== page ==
It’s Thanksgiving, so what am I most thankful for? Tri-X, of course.
I suppose it’s all about the mood. There’s a lot of darkness in these photos, perhaps because I tend to use Tri-X where there isn’t a whole lot of light, and it always gets the image. You can push it, pull it, overexpose or underexpose it and still get results. It’s the most versatile film I know of, the best damn black and white film ever made.
You will notice that most of what I have here are people. I suppose that with larger formats it would work great for landscape photography (which I don’t do a whole lot of in black and white), and I was experimenting a bit with caffenol back in the day, pulling film a stop and using a semi-stand development to reduce grain. Fuji Acros 100 seems to be the king of black & white landscape photography these days, but I’ve always said it’s Kodak for black & white and Fuji for color (and I’ve always said that I’ve always said). One of these days I’ll mix it up.
I’m not the only person in the world to love Tri-X, it does happen to be the best-selling black and white film in the world. Because of its latitude and forgiving latitude in not only exposure but also development, it’s used in a lot of photography programs (including mine). It was used by newspaper photographers from the 1950s to the 1980s, used by combat photographers in Vietnam, and countless street photographers to this day. Think of a famous black and white photo and chances are it was shot on Tri-X. Classic Americana.
Well here’s some more good news: a company called Reflex is making an all-new manual SLR, which would make it the first since Cosina-Voigtlander made the Bessaflex (which was what, 13-14 years ago? Not quite as long as the article is claiming but whatever). Their Kickstarter campaign will be going live in about two weeks, the original story is here: http://www.film-traveler.com/reflex-1st-new-manual-slr-25-years/
Like the article mentions already, the shots on their Instagram are taken with a Super-Takumar lens, so I do really hope that like the Bessaflex this is an M42 mount camera! Of course, whether or not I can buy one, that will depend on the price. I did just get a full CLA for the Spotmatic which cost me $120, meaning that the entire amount of money I paid for that camera body (including the battery) is somewhere around $137. I doubt that a new manual camera would be less than $400, and also doubt that it will have the same build quality as a Spotmatic. Hope I’m wrong though!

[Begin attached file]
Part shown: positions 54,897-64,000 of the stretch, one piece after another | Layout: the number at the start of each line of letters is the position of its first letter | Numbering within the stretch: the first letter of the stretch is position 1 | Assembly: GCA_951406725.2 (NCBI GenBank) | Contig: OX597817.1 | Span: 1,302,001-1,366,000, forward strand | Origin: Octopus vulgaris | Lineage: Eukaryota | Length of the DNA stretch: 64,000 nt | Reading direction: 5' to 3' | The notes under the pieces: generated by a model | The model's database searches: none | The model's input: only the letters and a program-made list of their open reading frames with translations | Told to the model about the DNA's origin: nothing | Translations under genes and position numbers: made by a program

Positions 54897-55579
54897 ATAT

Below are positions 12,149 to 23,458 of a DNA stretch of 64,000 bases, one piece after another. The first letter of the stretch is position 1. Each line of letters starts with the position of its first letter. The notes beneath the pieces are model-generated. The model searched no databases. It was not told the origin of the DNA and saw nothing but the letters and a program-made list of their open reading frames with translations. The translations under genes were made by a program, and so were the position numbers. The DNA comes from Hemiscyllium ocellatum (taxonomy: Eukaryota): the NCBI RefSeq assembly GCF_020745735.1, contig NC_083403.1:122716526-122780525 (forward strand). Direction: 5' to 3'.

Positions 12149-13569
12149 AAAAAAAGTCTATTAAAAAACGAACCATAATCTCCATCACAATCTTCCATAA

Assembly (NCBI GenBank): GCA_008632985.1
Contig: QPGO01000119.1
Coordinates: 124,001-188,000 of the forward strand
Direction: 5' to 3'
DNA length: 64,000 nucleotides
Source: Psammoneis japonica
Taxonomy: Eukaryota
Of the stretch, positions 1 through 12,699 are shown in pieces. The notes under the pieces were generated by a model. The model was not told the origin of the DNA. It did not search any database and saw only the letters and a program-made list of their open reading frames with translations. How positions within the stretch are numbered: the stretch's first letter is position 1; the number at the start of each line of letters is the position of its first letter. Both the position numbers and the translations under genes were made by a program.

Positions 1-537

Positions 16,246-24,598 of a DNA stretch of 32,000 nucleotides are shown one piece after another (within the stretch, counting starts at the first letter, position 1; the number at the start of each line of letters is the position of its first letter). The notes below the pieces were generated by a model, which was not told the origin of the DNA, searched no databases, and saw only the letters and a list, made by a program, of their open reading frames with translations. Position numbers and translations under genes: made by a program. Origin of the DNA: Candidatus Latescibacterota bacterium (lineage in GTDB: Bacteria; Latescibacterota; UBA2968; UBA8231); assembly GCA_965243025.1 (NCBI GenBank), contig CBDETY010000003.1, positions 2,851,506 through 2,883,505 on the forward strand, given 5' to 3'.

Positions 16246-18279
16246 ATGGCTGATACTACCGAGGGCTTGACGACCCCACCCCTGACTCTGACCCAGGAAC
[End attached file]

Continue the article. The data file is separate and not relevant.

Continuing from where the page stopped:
The chapel at the United States Air Force Academy, Colorado Springs, tends to draw quite a few visitors because of its interesting shape (you can search for pics online). But also due to its unique architecture it has always suffered problems with leaking, and will therefore close for renovation next year. If you’re planning on visiting Colorado Springs soon, you might want to check out the Academy chapel as your next opportunity could be at least 5 years from now.
While giving a tour of my city I took the opportunity of the bright sunlight to really let the stained glass do its thing inside the chapel, and the Ektar 100 really let the colors pop. Below is a view of some of the dormitory buildings. If you enjoy mid-century modernism the Academy is fantastic, and offers striking contrast with its surroundings.
Home Movie Day, October 2016 at the Southern Colorado Film Festival. I saw Kodachrome projected for the first time and have to say that I was totally blown away with the colors. The more I see the more I understand how big a hole it left, which the new Ektachrome will probably not be able to fill.
Filmmaker Eric Stewart was our projectionist and film enthusiast extraordinaire. I also included a picture of some of his optical film printers that he’s working on restoring in his garage.
I found this at one of the stores in the Springs a few months back, and originally thought it might be something new, but it seems it’s something mainly for the overseas market. I have no idea why the cartridge says Kodacolor and the box says ColorPlus. I think Kodacolor was something that was sold back in the ’90s, had no idea it had come back. Or has it?
As an all-around consumer film it does alright, especially with the blues. It doesn’t seem to pull detail out of the shadows as well as some of the others, and I really hope this isn’t being brought in as a substitute for Gold 200, because I think Gold beats this by a significant margin. Like with Gold 200, I shot it at ASA100.
Now the bad stuff: the first few shots were of wind generators in Eastern Colorado. I don’t know what was up with the film, but there was some strange mottling that’s most apparent during those frames, plus reduced contrast, almost looks like it’s expired. I suppose it has its uses as an effect, but I would have expected better from Kodak.
Unfortunately it wasn’t just that roll either. I took my second roll to Durango with me and had the same problem with that one.
I was able to take a train ride while attending the Durango Independent Film Festival in the beginning of March. Being winter, the line was only open for the bottom half, so it made a nice morning trip and something to do before attending my first screening at the festival.
While the scenery was nice, I was of course more interested in the steam locomotive itself.